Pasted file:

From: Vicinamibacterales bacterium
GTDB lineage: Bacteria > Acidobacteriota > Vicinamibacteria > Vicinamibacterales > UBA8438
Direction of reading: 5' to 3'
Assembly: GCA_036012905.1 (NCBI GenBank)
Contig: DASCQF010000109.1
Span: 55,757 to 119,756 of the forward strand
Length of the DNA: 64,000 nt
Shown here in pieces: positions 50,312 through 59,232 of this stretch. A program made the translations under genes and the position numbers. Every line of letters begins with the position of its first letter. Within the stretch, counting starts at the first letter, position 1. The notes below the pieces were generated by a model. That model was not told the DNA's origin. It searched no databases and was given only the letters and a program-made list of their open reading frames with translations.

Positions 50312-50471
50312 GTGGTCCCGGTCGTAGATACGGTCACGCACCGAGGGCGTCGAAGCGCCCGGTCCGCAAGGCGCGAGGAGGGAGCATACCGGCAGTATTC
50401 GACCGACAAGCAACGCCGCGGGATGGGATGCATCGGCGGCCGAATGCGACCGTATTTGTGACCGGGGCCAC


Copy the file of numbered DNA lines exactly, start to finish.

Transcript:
From: Vicinamibacterales bacterium
GTDB lineage: Bacteria > Acidobacteriota > Vicinamibacteria > Vicinamibacterales > UBA8438
Direction of reading: 5' to 3'
Assembly: GCA_036012905.1 (NCBI GenBank)
Contig: DASCQF010000109.1
Span: 55,757 to 119,756 of the forward strand
Length of the DNA: 64,000 nt
Shown here in pieces: positions 50,312 through 59,232 of this stretch. A program made the translations under genes and the position numbers. Every line of letters begins with the position of its first letter. Within the stretch, counting starts at the first letter, position 1. The notes below the pieces were generated by a model. That model was not told the DNA's origin. It searched no databases and was given only the letters and a program-made list of their open reading frames with translations.

Positions 50312-50471
50312 GTGGTCCCGGTCGTAGATACGGTCACGCACCGAGGGCGTCGAAGCGCCCGGTCCGCAAGGCGCGAGGAGGGAGCATACCGGCAGTATTC
50401 GACCGACAAGCAACGCCGCGGGATGGGATGCATCGGCGGCCGAATGCGACCGTATTTGTGACCGGGGCCAC